Symbiont infection affects aphid defensive behaviours

Abstract : Aphids harbour both an obligate bacterial symbiont, Buchnera aphidicola, and a wide range of facultative ones. Facultative symbionts can modify morphological, developmental and physiological host traits that favour their spread within aphid populations. We experimentally investigated the idea that symbionts may also modify aphid behavioural traits to enhance their transmission. Aphids exhibit many behavioural defences against enemies. Despite their benefits, these behaviours have some associated costs leading to reduction in aphid reproduction. Some aphid individuals harbour a facultative symbiont Hamiltonella defensa that provides protection against parasitoids. By analysing aphid behaviours in the presence of parasitoids, we showed that aphids infected with H. defensa exhibited reduced aggressiveness and escape reactions compared with uninfected aphids. The aphid and the symbiont have both benefited from these behavioural changes: both partners reduced the fitness decrements associated with the behavioural defences. Such symbiont-induced changes of behavioural defences may have consequences for coevolutionary processes between host organisms and their enemies.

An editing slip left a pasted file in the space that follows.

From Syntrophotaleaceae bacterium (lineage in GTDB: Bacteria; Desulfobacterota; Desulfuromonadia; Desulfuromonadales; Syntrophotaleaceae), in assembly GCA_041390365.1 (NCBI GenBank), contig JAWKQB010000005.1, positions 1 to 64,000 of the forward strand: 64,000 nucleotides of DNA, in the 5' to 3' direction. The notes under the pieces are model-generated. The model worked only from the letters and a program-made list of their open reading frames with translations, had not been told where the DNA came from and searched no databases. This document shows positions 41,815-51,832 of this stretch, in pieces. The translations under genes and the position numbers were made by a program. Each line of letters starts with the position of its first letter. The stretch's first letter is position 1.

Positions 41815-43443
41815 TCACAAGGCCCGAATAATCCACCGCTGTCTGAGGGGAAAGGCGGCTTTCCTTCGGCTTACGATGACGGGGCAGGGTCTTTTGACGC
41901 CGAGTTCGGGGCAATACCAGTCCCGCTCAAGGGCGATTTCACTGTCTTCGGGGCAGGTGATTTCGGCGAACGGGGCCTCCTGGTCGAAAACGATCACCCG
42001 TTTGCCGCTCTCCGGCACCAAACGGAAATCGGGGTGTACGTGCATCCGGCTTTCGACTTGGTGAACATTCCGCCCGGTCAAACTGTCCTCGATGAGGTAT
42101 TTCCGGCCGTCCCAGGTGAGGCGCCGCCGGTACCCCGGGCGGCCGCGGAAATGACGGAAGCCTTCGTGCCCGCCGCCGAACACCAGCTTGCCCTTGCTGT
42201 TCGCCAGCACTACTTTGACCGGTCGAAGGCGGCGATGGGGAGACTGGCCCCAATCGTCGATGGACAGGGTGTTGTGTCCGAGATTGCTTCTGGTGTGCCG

Type de document :
Article dans une revue
Biology Letters, Royal Society, The, 2011, 7 (5), pp.743-746. 〈10.1098/rsbl.2011.02〉
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Soumis le : vendredi 7 septembre 2012 - 15:30:51
Dernière modification le : mercredi 16 mai 2018 - 11:23:28



E. Dion, S.E. Polin, J.C. Simon, Yannick Outreman. Symbiont infection affects aphid defensive behaviours. Biology Letters, Royal Society, The, 2011, 7 (5), pp.743-746. 〈10.1098/rsbl.2011.02〉. 〈hal-00729256〉



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